Jeff Bezos launched Amazon in 1998, which created the phenomena called e-commerce on the Internet. Its market capitalization is about $98 billion now and Bezos is an inspiration to many wannabe Internet entrepreneurs around the world. Ma Yun “Jack” launched Alibaba in 1999, which had features similar to that of Amazon, popularizing e-commerce in China. After listing and delisting (probably for relisting at higher valuation) it is estimated to be valued at $35-50 billion.
Yahoo was founded in 1995 by Jerry Yang and David Filo to organize search on the Web. (Yahoo is an acronym for “yet another hierarchical officious oracle”). Yahoo is today valued at $19 billion after dropping by at least 80% from an all-time high in 2000. Ma Huateng and Zhang Zhidong launched a portal called Ten Cent in November 1998. It provides net, mobile VAS and instant messaging services in China and is valued at above $54 billion. It is the third largest Internet company in the world after Google and Amazon.
Mark Elliot Zuckerberg launched Facebook in February 2004. It became a great success in no time and created social networking on the Internet. Notwithstanding a fall in price on listing post its initial public offer (IPO), Facebook is currently valued at $74 billion making Zuckerberg one of the youngest billionaires. Joseph Chen launched Renren in February 2005 targeted at the Chinese market for social networking. Today it has a market capitalization of $1.7 billion after falling about 76% from its high in May 2011. This fall has probably occurred on investor disappointment on the pre-IPO statement of 160 million registered users versus post-IPO statement of 31 million active monthly users.
Larry Page and Sergey Brin conceptualized an efficient search engine in 1996 while studying and launched Google in 1999. It became a default search engine for the whole world except China. It is currently valued at $189 billion making Page and Brin poster boys of Internet billionaires. Robin Li and Eric Xu launched Baidu (which looks very similar to Google) in January 2000 targeted at the Chinese market. Today it is dominant in China with a market capitalization of $38 billion. Founders Robin Li and Eric Xu have become role model for Chinese entrepreneurs.
Jack Dorsey and Evan Williams launched Twitter in March 2006. It pioneered the concept of micro-blogging. Its valuation estimate ranges from $3 billion to $8 billion. Charles Chao of Sina Corp. launched a micro-blogging site, Sina Weibo, in August 2009 targeted at the Chinese market. It comprises features of Facebook and Twitter. Today it is more popular than all the other micro-blogging sites in China and is valued at more than $3.1 billion.
William Deng created Net ease in June 1997 for multiplayer online gaming and is today valued at $7.5 billion. Youku established by Wingcheung Koo “Victor” has similar features to YouTube and is estimated to be worth about $2.4 billion. At the end of the first quarter of calendar year 2012, Internet user business in China is estimated at $513 million and in India at $121 million, according to Internetworldstats.com.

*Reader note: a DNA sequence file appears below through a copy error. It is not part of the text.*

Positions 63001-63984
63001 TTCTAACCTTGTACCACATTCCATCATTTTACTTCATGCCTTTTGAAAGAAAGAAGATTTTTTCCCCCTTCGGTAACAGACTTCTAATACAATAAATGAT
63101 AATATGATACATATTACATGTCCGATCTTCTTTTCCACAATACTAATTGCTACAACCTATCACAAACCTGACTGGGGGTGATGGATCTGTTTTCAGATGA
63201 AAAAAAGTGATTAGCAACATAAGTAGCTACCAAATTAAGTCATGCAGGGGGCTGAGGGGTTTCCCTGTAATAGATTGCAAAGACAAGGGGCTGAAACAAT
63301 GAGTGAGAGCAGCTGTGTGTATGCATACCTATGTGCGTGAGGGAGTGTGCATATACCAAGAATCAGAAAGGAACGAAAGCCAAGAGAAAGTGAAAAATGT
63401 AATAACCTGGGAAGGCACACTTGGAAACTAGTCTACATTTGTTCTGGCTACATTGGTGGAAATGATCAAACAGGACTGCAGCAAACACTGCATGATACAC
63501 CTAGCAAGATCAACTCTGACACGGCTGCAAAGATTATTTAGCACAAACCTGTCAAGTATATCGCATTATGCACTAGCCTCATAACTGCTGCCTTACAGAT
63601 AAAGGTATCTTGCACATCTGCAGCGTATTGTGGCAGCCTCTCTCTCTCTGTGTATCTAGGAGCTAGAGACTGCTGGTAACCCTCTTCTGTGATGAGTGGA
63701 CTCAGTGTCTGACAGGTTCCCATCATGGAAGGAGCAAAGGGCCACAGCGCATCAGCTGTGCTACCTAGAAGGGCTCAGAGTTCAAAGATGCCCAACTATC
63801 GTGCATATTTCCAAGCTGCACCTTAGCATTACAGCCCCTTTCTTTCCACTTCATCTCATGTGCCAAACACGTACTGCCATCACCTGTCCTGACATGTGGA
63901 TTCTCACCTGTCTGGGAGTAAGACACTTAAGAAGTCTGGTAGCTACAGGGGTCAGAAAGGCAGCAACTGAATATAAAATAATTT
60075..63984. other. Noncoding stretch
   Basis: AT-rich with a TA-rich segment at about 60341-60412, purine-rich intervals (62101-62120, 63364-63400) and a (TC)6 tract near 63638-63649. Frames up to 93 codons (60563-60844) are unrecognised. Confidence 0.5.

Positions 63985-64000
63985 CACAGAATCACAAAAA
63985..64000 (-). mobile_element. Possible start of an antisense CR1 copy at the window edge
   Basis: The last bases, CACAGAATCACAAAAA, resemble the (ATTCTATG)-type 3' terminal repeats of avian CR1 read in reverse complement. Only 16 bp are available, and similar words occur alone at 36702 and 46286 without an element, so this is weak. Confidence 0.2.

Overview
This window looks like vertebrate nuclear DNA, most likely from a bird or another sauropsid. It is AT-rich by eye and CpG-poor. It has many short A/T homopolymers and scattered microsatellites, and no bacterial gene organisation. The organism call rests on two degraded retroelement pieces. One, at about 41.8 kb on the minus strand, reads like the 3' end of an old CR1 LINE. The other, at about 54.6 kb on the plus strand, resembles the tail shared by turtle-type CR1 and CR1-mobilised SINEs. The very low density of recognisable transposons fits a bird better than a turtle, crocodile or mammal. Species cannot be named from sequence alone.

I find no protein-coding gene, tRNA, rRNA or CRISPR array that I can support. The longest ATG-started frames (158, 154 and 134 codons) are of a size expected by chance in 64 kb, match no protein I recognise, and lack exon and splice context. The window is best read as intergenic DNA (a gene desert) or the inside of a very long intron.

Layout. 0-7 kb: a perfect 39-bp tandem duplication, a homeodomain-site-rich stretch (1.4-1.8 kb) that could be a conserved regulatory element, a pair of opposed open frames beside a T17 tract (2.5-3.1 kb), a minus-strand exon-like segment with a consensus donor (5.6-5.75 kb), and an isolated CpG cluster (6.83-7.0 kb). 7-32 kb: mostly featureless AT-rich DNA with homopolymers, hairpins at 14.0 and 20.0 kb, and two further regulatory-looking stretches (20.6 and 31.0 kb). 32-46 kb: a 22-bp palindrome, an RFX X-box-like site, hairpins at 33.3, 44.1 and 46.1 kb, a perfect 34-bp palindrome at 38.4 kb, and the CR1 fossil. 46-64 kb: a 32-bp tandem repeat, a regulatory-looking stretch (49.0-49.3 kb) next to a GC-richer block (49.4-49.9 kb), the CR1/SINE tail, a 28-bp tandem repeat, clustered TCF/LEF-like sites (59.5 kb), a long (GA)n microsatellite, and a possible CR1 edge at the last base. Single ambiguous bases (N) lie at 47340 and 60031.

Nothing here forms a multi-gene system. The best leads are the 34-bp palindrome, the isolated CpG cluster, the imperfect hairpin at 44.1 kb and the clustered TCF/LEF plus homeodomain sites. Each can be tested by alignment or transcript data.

India has the third largest Internet using population in the world after China and the US. In a few years, India will overtake the US in terms of number of Internet users. Over the next few years, it is likely that India will become the fastest growing Internet market in the world. Despite the size of the Indian Internet market, there are no Jack Ma, Ma Huateng or Robin Li equivalent entrepreneurs in India. It is difficult to find Indian Ranran, Net Ease, Sina Weibo, Baidu, Alibaba or Ten Cent.
Why is it that China has created the Chinese version of Google, Yahoo, Facebook, YouTube, Amazon and Twitter? More importantly, these companies are primarily owned by Chinese entrepreneurs and investors. Wealth created from the Internet boom in China is largely contained in China for the benefits of the Chinese. The number of subscribers, size of the country, language barrier, ease of doing business, among other things, can’t differentiate the gap between China and India in creating copies of successful global Internet companies. If at all, India is a difficult market to do business than China in the perception of most investors.
Indian entrepreneurs have made their mark in the Internet space through examples such as InfoEdge, Flipkart and Makemytrip. However, the size and the scale of Chinese companies are missing here.
It is likely that China has not heard the phrase atithi devo bhava (a visitor is like a god). They have guarded their territory for local entrepreneurs through sam, dam, dund and bhed (influence, money, stick and divide and rule). Global Internet firms have been restricted from free access to the vast Chinese market with scant respect for intellectual property rights.
China has provided nurturing from their point of view and undue protection from the global point of view to Chinese entrepreneurs to reap the reward of Internet boom. It’s not, too, late for India even today to formulate a policy that nurtures and encourages local entrepreneurs to reach the size and scale suitable to the Indian market and create wealth for Indians through the Internet boom. Asset price inflation has raised the bar for first-generation entrepreneurs. Give them the encouragement, which they truly deserve, to conquer the virtual world.
Nilesh Shah is director, Axis Direct.
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